The term “Leader Standard Work” is a mouthful. So, let’s call it what it is. It’s a practice to structure one’s time so that it is intentionally in service of their highest and best use. More simply, it is how we optimize our use of time. LSW is not a “once and done” effort, but rather a relentless practice.

  • It begins with defining value. What behavior/skill/relationship do you want to develop that is meaningful to you and vital to one of your key roles in life?
  • Once value has been defined, then we have to translate intention into action. What are regular actions that will help us become that aspirational version of ourselves? These can be little daily actions, more substantive weekly actions, more strategic or reflective monthly actions or ideally a combination of the three.
  • When those actions and cadence have been defined, then we have to schedule them, prioritize them, and protect them. This requires discipline and focus.
  • As will any lean practice, after some weeks we re-evaluate whether our LSW is as impactful as we had hoped and adjust as needed.

Essentially LSW replaces unconscious habituated actions devoid of direct purpose with intentional habituated actions in service of some greater purpose. Another important nuance is that in LSW the purpose stays constant, but the actions to enable that purpose may change over time. For example, LSW for someone who wants to be a better parent might look like:

  • Purpose - To foster a closer relationship with my son/daughter
  • Daily – 5 minutes of time solely focused on connecting with them
  • Weekly – 1 hour of time doing something with them
  • Monthly – revisit the last month and adjust as needed to better realize your intent

Another example that is more work-related may be a project executive that is trying to build or strengthen their client connections. Their LSW for that part of their role might look like:

  • Purpose – Build and/or strengthen client relationships
  • Daily – an email or phone call to an existing or prospective client
  • Weekly – a meeting/lunch/dinner with an existing/prospective client
  • Monthly – plan out the next month of weekly events
  • Quarterly – Re-evaluate strategic client list and plan, reflect on effectiveness

These are some basic examples, but LSW can be used to accomplish almost anything. It simply requires clear intention, thoughtful actions, discipline, and reflection. LSW is also a basic tenet of any valuable lean strategy. In Last Planner, we have the intention of making reliable commitments and collective accountability. We use the combination of daily huddles, weekly work planning, phase planning every 6-12 weeks, and phase planning (every 6-8 weeks) to optimize the team’s time together. In target value design, we have the intention of working together to generate creative solutions to achieve an ambitious goal. As such, we may use a combination of daily cross-functional working sessions, weekly report outs/decision making, weekly updating of cost/scope/schedule based on those decisions, monthly clean-up sessions to ensure that the BIM, cost model, and schedule are up to standards, and monthly reflections sessions to improve the process, team health, and interim focus of the team.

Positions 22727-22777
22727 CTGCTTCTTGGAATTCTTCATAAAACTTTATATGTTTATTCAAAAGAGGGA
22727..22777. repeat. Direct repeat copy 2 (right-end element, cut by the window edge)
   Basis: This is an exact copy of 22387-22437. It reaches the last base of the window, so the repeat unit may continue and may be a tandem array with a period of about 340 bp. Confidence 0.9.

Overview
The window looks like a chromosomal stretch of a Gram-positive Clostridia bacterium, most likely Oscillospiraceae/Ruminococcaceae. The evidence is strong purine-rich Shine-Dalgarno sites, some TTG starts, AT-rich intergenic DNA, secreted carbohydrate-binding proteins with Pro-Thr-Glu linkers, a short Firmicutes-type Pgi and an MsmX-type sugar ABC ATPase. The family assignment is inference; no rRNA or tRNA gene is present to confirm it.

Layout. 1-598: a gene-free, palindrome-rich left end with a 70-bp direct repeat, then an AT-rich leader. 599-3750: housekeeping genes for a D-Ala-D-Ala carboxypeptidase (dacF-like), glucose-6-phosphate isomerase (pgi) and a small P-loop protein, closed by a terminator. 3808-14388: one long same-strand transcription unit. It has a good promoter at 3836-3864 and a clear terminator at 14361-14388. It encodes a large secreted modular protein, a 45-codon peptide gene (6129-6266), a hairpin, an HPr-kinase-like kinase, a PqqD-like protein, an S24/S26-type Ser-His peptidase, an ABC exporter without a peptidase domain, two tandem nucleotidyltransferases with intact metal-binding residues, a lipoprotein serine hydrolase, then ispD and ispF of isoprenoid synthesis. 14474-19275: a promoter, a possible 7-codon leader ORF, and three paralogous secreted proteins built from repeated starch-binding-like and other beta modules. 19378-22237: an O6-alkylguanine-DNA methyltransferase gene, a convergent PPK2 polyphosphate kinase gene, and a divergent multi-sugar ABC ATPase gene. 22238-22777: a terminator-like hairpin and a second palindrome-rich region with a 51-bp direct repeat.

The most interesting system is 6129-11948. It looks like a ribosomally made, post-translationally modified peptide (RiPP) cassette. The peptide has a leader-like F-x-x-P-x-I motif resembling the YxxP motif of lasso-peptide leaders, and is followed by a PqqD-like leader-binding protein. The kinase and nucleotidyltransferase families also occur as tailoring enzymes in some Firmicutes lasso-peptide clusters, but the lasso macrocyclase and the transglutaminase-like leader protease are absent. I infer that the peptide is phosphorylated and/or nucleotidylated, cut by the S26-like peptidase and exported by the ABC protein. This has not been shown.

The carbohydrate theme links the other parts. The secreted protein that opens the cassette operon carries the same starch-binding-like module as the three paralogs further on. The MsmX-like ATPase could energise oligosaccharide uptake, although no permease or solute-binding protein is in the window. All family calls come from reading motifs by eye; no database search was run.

LSW is such a simple yet profound practice. In addition to the direct effects, when done well, LSW creates a high-performance routine that we can continuously add to or modify. It creates a rhythm that others calibrate to that serves as a grounding force in times of crisis or chaos as well as an inspirational example for others to follow. Leader Standard Work is powerful tool for optimizing the value of our time and living intentionally. After all, when it is all said and done, time is our most precious resource.

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Andreas is principal and founder of The Collective Potential, a catalyst for change at the organizational, project team, and individual level. His early work in building envelope systems provided him a holistic and integrated perspective (i.e. building science, design, constructability, and forensics). His subsequent doctoral work studied the social and technical factors affecting collaboration and integration in complex teams. Later, he worked at Balfour Beatty leading their research and development group in creating and scaling best practices across the US. All of these experiences have led to his current work and passion in driving transformational change through a mix of lean principles, depth psychology, and seeing every moment as an opportunity to realize more of our inherent potential.